Baseball Firsts & Notables
First Known Grand Slam: Representative Gerald Ford of Michigan hit the first known grand slam in the second inning of the 1957 game.
First Use of a Pinch Runner: In 1913, Samuel Winslow of Massachusetts (a former college baller) could hit, but not run. Both teams agreed that when he reached base, a House Page could run in his place.
First Home Run: Representative Joe O’Connell of Massachusetts hit the first home run in 1909. In the seventh inning, O’Connell knocked a three-run home run out of the park.
First Umpire: In 1909, Fr. James Reynolds from New Jersey served as the first umpire. Earlier, Democrats had blocked Republican Speaker Joe Cannon of Illinois from calling the balls and strikes.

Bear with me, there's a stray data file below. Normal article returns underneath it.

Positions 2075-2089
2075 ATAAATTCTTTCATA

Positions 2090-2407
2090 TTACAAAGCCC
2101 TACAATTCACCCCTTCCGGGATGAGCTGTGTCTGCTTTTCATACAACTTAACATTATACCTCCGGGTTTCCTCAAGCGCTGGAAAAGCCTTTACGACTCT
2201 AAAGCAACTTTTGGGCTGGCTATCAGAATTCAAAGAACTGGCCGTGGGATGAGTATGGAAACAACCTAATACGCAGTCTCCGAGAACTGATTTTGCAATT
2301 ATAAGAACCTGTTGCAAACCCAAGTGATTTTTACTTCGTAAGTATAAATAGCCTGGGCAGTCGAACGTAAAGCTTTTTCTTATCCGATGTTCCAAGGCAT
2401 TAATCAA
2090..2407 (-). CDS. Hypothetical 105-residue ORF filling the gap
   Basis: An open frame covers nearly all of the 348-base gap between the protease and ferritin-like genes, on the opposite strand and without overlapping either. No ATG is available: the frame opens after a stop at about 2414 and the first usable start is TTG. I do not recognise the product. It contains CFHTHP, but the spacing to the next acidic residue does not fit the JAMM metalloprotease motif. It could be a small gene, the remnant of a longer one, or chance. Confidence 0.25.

First Injury: In 1909, Representative Edward B. Vreeland of New Jersey hurt himself practicing on the White House Ellipse. Vreeland was relegated to the bench for the game.
First Woman to Participate: In 1917, Representative Jeannette Rankin of Montana was recruited to keep score along with Joe Cannon.
Most Runs Scored in an Inning: In the 1928 game, Democrats scored 20 runs in the second inning of the game.
First Radio Broadcast: In 1928, WRC broadcast the game sports announcers; Thorton Fisher and John B. Daniel, called the game with microphones installed behind home plate.
First Senator to Play: In 1950, Senator Henry Cain of Washington was the starting pitcher for the Republicans.
First African-American Players: In 1971, Representative Ronald Dellums of CA and Delegate Walter Fauntroy of DC were first African Americans to play congressional ball, joining the Democrats’ roster as a relief pitcher and right fielder, respectively.
First Women Players: In 1993, Representatives Ileana Ros-Lehtinen of Florida (second base), Maria Cantwell of Washington (outfield), and Blanche Lincoln Lambert of Arkansas (outfield/pinch hitter) were the first women to play in the annual game.